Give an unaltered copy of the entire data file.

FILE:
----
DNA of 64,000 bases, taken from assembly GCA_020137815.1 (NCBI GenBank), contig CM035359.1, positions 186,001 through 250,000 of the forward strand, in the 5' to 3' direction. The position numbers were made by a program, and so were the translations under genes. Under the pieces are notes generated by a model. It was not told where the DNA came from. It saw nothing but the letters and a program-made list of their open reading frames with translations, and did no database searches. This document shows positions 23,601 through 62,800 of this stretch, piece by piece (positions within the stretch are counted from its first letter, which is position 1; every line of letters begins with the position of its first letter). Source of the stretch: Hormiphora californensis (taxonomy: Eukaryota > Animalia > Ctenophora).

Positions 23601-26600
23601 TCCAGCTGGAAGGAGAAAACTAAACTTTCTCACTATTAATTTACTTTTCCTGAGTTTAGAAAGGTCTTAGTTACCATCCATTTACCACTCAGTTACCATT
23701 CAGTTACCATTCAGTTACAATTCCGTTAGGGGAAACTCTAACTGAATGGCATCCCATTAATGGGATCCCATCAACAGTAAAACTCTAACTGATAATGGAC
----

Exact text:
DNA of 64,000 bases, taken from assembly GCA_020137815.1 (NCBI GenBank), contig CM035359.1, positions 186,001 through 250,000 of the forward strand, in the 5' to 3' direction. The position numbers were made by a program, and so were the translations under genes. Under the pieces are notes generated by a model. It was not told where the DNA came from. It saw nothing but the letters and a program-made list of their open reading frames with translations, and did no database searches. This document shows positions 23,601 through 62,800 of this stretch, piece by piece (positions within the stretch are counted from its first letter, which is position 1; every line of letters begins with the position of its first letter). Source of the stretch: Hormiphora californensis (taxonomy: Eukaryota > Animalia > Ctenophora).

Positions 23601-26600
23601 TCCAGCTGGAAGGAGAAAACTAAACTTTCTCACTATTAATTTACTTTTCCTGAGTTTAGAAAGGTCTTAGTTACCATCCATTTACCACTCAGTTACCATT
23701 CAGTTACCATTCAGTTACAATTCCGTTAGGGGAAACTCTAACTGAATGGCATCCCATTAATGGGATCCCATCAACAGTAAAACTCTAACTGATAATGGAC